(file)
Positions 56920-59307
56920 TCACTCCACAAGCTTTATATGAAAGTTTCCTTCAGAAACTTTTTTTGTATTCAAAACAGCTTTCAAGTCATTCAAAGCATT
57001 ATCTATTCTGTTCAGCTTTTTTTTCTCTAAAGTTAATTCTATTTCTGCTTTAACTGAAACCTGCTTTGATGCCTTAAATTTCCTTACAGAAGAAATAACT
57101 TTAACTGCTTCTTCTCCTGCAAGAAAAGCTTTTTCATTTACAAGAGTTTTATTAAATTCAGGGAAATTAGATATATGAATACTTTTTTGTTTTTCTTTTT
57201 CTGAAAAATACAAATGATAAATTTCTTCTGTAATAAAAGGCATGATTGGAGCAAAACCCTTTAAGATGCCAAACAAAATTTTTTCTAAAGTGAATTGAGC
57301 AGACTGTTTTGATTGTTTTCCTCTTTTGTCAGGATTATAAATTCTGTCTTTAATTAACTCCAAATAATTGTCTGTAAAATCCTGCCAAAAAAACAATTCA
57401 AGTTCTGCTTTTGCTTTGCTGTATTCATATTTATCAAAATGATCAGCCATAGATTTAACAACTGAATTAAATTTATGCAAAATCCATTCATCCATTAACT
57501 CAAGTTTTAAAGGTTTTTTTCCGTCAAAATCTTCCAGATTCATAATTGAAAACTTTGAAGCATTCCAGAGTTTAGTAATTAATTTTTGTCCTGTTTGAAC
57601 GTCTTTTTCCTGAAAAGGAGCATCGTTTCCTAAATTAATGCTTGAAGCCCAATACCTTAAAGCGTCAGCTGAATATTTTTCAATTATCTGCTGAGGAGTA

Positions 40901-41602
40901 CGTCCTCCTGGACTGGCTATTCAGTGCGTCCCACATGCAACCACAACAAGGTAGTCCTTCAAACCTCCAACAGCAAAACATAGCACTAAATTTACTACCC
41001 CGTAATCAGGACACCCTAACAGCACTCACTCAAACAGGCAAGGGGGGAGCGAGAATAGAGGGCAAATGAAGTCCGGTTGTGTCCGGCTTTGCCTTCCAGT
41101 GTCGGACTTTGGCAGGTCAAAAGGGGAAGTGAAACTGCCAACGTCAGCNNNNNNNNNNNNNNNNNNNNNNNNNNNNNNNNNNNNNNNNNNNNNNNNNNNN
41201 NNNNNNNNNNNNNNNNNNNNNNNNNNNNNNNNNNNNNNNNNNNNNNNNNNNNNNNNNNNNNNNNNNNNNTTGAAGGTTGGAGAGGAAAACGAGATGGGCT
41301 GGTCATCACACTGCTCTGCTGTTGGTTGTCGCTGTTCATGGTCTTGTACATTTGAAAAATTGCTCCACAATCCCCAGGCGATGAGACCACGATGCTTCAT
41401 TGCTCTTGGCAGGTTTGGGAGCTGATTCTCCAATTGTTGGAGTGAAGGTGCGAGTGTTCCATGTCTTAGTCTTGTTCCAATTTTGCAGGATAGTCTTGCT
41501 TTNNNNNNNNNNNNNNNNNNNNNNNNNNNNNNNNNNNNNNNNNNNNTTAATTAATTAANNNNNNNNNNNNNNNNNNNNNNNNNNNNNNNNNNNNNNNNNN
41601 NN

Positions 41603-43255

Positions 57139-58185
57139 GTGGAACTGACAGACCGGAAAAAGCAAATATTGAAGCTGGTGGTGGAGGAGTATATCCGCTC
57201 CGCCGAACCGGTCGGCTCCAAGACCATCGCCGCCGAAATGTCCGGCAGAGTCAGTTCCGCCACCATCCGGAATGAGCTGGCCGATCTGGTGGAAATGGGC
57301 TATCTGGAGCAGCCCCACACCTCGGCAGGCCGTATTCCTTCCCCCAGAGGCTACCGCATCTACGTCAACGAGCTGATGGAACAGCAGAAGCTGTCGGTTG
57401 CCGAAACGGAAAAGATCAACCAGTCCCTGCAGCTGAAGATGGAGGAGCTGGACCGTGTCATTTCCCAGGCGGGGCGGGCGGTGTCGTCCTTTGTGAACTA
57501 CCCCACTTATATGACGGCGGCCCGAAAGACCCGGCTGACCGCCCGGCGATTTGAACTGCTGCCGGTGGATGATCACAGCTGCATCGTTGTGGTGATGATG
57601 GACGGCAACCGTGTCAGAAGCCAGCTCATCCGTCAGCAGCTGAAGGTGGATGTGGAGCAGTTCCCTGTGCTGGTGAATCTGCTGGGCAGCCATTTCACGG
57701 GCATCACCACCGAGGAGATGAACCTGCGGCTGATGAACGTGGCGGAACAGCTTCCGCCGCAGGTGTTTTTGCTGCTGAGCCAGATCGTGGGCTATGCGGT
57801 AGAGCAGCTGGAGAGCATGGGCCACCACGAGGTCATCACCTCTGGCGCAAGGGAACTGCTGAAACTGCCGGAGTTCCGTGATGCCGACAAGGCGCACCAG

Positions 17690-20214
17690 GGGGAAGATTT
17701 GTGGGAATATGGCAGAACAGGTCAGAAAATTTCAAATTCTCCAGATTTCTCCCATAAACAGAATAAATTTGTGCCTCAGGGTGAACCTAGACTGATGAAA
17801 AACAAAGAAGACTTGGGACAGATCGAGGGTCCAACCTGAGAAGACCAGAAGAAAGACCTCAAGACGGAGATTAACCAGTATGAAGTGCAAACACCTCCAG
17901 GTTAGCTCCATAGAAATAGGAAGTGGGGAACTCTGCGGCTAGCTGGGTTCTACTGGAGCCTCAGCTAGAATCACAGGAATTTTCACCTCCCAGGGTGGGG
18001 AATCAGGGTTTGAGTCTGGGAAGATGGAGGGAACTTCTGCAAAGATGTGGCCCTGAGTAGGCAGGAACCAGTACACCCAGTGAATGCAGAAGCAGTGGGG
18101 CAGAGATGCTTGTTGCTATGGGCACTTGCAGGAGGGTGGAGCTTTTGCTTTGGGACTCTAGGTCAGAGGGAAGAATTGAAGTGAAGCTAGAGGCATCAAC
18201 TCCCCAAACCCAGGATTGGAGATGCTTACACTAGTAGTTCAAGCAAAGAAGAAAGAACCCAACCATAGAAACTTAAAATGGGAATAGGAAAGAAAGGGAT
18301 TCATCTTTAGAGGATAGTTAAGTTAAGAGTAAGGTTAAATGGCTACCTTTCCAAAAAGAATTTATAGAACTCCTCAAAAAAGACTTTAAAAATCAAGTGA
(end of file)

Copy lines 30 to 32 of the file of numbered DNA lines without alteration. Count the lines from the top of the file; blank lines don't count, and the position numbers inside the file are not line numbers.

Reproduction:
17690 GGGGAAGATTT
17701 GTGGGAATATGGCAGAACAGGTCAGAAAATTTCAAATTCTCCAGATTTCTCCCATAAACAGAATAAATTTGTGCCTCAGGGTGAACCTAGACTGATGAAA
17801 AACAAAGAAGACTTGGGACAGATCGAGGGTCCAACCTGAGAAGACCAGAAGAAAGACCTCAAGACGGAGATTAACCAGTATGAAGTGCAAACACCTCCAG